What are first and second generation antipsychotics? First generation ‘typical’ antipsychotics are an older class of antipsychotic than second generation ‘atypical’ antipsychotics. First generation antipsychotics are used primarily to treat positive symptoms such as hallucinations and delusions. Second generation antipsychotics are also effective for the positive symptoms of schizophrenia, and it is sometimes claimed that they are more effective than first generation antipsychotics in treating the negative symptoms of schizophrenia. Negative symptoms include a lack of ordinary mental activities such as emotional expression, social engagement, thinking and motivation. High potency first generation antipsychotics usually have high affinity for the dopamine…

Perospirone

What is perospirone? Second generation antipsychotics (sometimes referred to as ‘atypical’ antipsychotics) such as perospirone are a newer class of antipsychotic medication than first generation ‘typical’ antipsychotics. Second generation antipsychotics are effective for the positive symptoms of schizophrenia. It is sometimes claimed that they are more effective than first generation antipsychotics in treating the negative symptoms of schizophrenia. Negative symptoms include a lack of ordinary mental activities such as emotional expression, social engagement, thinking and motivation, whereas positive symptoms include the experiences of perceptual abnormalities (hallucinations) and fixed, false, irrational beliefs (delusions). Second generation antipsychotics may also cause less extra-pyramidal…

Asenapine

What is asenapine? Second generation antipsychotics (sometimes referred to as ‘atypical’ antipsychotics) such as asenapine are a newer class of antipsychotic medication than first generation ‘typical’ antipsychotics. Second generation antipsychotics are effective for the positive symptoms of schizophrenia. It is sometimes claimed that they are more effective than first generation antipsychotics in treating the negative symptoms of schizophrenia, although the evidence for this is weak. Negative symptoms include a lack of ordinary mental activities such as emotional expression, social engagement, thinking and motivation, whereas positive symptoms include the experiences of perceptual abnormalities (hallucinations) and fixed, false, irrational beliefs (delusions). Second…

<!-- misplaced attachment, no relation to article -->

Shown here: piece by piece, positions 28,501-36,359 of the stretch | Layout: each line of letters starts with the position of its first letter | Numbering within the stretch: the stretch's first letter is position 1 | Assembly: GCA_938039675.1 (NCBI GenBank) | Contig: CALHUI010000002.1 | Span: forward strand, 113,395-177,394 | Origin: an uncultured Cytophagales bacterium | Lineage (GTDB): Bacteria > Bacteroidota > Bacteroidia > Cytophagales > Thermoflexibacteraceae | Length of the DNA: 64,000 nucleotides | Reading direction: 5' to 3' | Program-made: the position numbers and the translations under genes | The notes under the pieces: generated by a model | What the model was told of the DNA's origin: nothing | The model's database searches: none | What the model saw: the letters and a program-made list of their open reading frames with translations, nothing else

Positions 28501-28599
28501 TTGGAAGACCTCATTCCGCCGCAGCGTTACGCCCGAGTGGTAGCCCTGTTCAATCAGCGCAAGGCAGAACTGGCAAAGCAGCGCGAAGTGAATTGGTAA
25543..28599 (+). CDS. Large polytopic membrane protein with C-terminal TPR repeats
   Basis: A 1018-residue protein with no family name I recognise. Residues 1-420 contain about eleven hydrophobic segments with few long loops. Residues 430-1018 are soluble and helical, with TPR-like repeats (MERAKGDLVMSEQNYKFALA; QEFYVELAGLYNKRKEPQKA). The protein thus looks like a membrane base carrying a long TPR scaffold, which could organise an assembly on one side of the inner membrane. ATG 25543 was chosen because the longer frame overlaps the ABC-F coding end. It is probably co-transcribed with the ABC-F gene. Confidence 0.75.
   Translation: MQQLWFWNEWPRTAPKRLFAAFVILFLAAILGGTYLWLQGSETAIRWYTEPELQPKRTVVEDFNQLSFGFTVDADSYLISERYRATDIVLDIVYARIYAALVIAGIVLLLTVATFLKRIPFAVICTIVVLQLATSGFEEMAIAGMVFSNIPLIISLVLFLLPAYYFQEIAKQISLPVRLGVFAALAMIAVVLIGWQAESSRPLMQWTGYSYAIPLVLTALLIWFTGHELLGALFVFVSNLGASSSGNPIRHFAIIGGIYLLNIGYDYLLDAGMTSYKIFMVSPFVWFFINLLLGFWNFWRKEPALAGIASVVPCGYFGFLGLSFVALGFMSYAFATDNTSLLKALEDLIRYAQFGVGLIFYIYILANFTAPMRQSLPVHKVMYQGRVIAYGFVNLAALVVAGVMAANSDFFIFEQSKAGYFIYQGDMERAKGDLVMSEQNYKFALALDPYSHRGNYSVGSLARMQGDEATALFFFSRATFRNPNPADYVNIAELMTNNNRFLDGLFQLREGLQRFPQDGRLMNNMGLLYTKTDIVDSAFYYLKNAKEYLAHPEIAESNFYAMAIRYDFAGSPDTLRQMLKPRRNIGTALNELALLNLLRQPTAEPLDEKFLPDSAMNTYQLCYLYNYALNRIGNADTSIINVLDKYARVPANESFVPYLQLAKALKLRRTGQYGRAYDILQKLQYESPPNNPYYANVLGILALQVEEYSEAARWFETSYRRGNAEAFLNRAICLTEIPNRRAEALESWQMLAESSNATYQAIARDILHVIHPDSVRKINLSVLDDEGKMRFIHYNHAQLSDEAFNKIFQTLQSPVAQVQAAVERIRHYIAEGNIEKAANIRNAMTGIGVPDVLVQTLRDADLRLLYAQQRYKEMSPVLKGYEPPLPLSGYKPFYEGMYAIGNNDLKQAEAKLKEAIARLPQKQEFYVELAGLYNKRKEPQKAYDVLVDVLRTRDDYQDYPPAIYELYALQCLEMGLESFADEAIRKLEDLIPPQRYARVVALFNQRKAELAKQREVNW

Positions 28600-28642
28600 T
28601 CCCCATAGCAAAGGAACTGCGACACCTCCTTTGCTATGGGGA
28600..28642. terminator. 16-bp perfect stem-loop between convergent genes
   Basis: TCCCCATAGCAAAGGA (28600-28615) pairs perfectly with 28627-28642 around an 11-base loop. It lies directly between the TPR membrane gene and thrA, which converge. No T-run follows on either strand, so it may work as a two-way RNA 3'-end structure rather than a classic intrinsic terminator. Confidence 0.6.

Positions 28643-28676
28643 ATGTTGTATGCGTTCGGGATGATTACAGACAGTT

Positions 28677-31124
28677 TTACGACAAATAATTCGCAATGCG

Blonanserin

What is blonanserin? Second generation antipsychotics (sometimes referred to as ‘atypical’ antipsychotics) such as blonanserin are a newer class of antipsychotic medication than first generation ‘typical’ antipsychotics. Second generation antipsychotics are effective for the positive symptoms of schizophrenia. It is sometimes claimed that they are more effective than first generation antipsychotics in treating the negative symptoms of schizophrenia. Negative symptoms include a lack of ordinary mental activities such as emotional expression, social engagement, thinking and motivation, whereas positive symptoms include the experiences of perceptual abnormalities (hallucinations) and fixed, false, irrational beliefs (delusions). Second generation antipsychotics may also cause less extra-pyramidal…

Amisulpride

What is amisulpride? Second generation antipsychotics (sometimes referred to as ‘atypical’ antipsychotics) such as amisulpride are a newer class of antipsychotic medication than first generation ‘typical’ antipsychotics. Second generation antipsychotics are effective for the positive symptoms of schizophrenia. It is sometimes claimed that they are more effective than first generation antipsychotics in treating the negative symptoms of schizophrenia. Negative symptoms include a lack of ordinary mental activities such as emotional expression, social engagement, thinking and motivation, whereas positive symptoms include the experiences of perceptual abnormalities (hallucinations) and fixed, false, irrational beliefs (delusions). Second generation antipsychotics may also cause less extra-pyramidal…